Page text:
According to the report, the proportion of HIV subtype 1 is 98.5 per cent compared to 1.5 per cent for dual HIV type 1 and 2 infections while there was no HIV type 2 infection.
It said median syphilis prevalence for 2016 is 0.2 per cent and the regional syphilis infections ranged from zero in the Brong Ahafo and Upper East regions to 0.8 per cent in the Central Region.
The HIV Sentinel Survey is a cross-sectional survey targeting pregnant women attending antenatal clinics in selected areas in the country.
In the last 11 years, health officials say, the HIV Sentinel Survey data have been used as the primary data source for the national HIV and AIDS estimates.
Director-General of the GAC, Dr Mokowa Blay Adu-Gyamfi told journalists in Accra that the increase in new infections is a call for concern.
The commission has admitted that the preventive education had not been done effectively these days.
“These days, people see me and ask, ‘So is this HIV still in existence’.
And so I think we shouldn’t rest on our oars,” she observed.
She announced that the strategic objectives of GAC for the year 2018 are to ensure the availability of funding for all relevant HIV programmes, review and formulate policies towards epidemic control.
Dr Adu-Gyamfi said all those could be achieved through the implementation of the provision of the GAC ACT 938, especially the HIV and AIDS Fund and its effective management.
She also said there would be a revision of the current National HIV and AIDS and Sexually Transmitted Diseases (STI) Policy to reflect the country’s needs and current global trends.
There would also be a continuation of the implementation of recent policies and programmes of the national response to the epidemic, adopted by the nation, such as the 90-90-90 Fast Track Target, the Treat All Policy, and the Differentiated Models of Care.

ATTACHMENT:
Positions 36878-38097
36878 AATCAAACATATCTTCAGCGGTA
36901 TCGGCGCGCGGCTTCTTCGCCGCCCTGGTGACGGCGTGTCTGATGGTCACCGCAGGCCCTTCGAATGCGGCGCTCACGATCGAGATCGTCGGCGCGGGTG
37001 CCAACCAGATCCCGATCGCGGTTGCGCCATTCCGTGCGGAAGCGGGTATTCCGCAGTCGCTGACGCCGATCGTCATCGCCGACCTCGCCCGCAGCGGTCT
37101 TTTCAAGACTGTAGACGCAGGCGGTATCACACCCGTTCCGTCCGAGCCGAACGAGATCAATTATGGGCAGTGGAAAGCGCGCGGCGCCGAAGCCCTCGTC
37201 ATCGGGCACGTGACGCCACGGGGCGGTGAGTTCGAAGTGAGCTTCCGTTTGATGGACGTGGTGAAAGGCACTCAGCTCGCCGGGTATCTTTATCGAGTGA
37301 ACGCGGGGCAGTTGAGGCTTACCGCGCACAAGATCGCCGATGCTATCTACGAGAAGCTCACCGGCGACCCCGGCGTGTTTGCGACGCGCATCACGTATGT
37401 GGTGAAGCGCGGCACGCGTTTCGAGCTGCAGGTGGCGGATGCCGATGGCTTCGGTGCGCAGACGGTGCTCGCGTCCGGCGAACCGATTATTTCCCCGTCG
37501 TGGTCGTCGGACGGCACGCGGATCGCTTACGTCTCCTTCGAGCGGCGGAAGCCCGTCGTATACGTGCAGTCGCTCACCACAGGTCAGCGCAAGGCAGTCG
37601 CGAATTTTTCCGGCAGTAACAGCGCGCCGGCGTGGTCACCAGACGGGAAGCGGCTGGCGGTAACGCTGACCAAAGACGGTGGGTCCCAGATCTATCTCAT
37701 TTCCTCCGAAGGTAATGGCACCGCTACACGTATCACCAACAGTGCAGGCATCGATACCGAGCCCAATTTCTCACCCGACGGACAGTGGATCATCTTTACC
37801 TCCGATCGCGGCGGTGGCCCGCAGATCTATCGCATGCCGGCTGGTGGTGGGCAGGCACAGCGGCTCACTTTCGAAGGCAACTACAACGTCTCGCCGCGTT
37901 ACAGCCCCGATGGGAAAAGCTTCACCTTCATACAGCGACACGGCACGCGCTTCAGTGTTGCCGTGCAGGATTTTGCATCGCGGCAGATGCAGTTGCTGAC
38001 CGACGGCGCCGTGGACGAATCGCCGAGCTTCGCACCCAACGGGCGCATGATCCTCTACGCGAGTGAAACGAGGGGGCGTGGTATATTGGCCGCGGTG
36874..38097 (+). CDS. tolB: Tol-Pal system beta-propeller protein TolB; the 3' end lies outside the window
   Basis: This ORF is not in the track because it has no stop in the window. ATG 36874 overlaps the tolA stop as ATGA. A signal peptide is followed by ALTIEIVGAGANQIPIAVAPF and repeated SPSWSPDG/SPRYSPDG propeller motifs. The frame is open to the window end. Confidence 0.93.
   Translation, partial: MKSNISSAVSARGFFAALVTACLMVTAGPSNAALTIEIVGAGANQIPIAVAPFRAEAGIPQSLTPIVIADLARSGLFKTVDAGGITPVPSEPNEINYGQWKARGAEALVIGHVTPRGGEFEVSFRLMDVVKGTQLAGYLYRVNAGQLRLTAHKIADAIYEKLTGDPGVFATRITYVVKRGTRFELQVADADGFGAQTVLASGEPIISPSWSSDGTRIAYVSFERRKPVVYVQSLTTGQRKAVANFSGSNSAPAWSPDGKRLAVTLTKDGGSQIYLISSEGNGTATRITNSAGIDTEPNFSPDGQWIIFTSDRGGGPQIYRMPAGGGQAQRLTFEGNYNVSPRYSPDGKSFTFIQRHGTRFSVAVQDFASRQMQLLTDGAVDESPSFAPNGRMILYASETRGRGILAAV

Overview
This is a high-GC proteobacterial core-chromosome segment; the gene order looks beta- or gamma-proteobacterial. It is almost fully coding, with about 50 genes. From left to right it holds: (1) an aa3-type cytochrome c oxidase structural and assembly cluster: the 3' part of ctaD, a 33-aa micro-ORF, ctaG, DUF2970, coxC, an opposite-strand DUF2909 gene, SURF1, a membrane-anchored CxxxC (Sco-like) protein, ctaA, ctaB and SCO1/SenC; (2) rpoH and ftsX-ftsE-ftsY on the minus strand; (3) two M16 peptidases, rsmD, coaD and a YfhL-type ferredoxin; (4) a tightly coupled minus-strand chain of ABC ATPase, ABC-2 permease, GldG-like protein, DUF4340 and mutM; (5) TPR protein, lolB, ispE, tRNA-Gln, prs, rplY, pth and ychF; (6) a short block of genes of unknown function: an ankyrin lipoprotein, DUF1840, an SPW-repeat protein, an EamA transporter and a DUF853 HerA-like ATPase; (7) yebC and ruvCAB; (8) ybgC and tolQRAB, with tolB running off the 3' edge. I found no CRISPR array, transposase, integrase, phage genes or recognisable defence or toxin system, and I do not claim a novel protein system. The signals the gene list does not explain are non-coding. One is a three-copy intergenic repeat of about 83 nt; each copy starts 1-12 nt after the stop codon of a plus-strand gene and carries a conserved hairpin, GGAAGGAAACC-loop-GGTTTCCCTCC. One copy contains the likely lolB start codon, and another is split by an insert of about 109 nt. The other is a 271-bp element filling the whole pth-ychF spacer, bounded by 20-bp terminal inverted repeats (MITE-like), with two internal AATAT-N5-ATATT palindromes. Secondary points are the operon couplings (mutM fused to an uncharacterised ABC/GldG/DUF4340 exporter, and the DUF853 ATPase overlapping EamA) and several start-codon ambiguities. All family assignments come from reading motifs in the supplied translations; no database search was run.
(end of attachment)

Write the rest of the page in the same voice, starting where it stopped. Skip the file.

According to Dr Adu-Gyamfi, “All these are expected to spur the nation on in its efforts to achieve the National Strategic Plan 2016-2020 targets of reducing new infections and AIDS-related deaths”.
She noted that the commission and its partners would step up programmes to help prevent HIV infection through education and prevention of mother-to-child transmission and early infant diagnosis, and link up those infected to care and treatment.
The commission would also widen access to HIV treatment through the training of lay counsellors, reduce stigma and discrimination against PLHIV and those affected by HIV through advocacy while strengthening the implementation of task-sharing guidelines, with emphasis on community level actors.
Dr Adu-Gyamfi announced that the National HIV and AIDS Research Conference would be held in May 2018 to provide a platform for sharing knowledge and smart practices in HIV research and programmes, as well as disseminate findings from relevant HIV and AIDS research.
She urged the media, especially, and all partners to support the commission to achieve its set targets for the general good of the country.
The meeting, aimed to chart the way forward in the fight of the HIV epidemic in 2018, was attended by regional, district and national officers of the commission, and chaired by Dr Adu-Gyamfi, who briefed the media on the outcomes of the meeting.
Source: The Finder Newspaper